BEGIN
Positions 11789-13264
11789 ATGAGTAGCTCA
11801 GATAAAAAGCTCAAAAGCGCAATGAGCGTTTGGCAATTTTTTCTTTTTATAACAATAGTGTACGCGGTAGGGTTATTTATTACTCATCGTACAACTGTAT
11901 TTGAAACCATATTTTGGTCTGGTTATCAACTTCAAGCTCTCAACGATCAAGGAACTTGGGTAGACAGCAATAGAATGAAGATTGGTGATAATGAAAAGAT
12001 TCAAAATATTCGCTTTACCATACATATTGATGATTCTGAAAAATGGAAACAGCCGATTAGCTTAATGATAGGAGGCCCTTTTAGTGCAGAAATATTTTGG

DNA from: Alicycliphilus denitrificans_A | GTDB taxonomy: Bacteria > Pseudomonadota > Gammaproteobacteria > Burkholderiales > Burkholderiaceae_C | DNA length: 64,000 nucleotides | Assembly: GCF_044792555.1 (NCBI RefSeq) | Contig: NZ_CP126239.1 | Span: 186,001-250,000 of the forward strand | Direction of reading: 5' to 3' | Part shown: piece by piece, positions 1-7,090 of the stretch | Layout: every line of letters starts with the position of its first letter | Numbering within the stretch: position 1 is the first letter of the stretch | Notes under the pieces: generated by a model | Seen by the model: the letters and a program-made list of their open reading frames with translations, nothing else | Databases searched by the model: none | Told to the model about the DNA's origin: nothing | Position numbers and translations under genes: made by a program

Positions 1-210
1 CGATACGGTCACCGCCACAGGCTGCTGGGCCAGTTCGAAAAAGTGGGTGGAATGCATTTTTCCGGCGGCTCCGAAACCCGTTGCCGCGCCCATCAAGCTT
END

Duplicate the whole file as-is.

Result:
Positions 11789-13264
11789 ATGAGTAGCTCA
11801 GATAAAAAGCTCAAAAGCGCAATGAGCGTTTGGCAATTTTTTCTTTTTATAACAATAGTGTACGCGGTAGGGTTATTTATTACTCATCGTACAACTGTAT
11901 TTGAAACCATATTTTGGTCTGGTTATCAACTTCAAGCTCTCAACGATCAAGGAACTTGGGTAGACAGCAATAGAATGAAGATTGGTGATAATGAAAAGAT
12001 TCAAAATATTCGCTTTACCATACATATTGATGATTCTGAAAAATGGAAACAGCCGATTAGCTTAATGATAGGAGGCCCTTTTAGTGCAGAAATATTTTGG

DNA from: Alicycliphilus denitrificans_A | GTDB taxonomy: Bacteria > Pseudomonadota > Gammaproteobacteria > Burkholderiales > Burkholderiaceae_C | DNA length: 64,000 nucleotides | Assembly: GCF_044792555.1 (NCBI RefSeq) | Contig: NZ_CP126239.1 | Span: 186,001-250,000 of the forward strand | Direction of reading: 5' to 3' | Part shown: piece by piece, positions 1-7,090 of the stretch | Layout: every line of letters starts with the position of its first letter | Numbering within the stretch: position 1 is the first letter of the stretch | Notes under the pieces: generated by a model | Seen by the model: the letters and a program-made list of their open reading frames with translations, nothing else | Databases searched by the model: none | Told to the model about the DNA's origin: nothing | Position numbers and translations under genes: made by a program

Positions 1-210
1 CGATACGGTCACCGCCACAGGCTGCTGGGCCAGTTCGAAAAAGTGGGTGGAATGCATTTTTCCGGCGGCTCCGAAACCCGTTGCCGCGCCCATCAAGCTT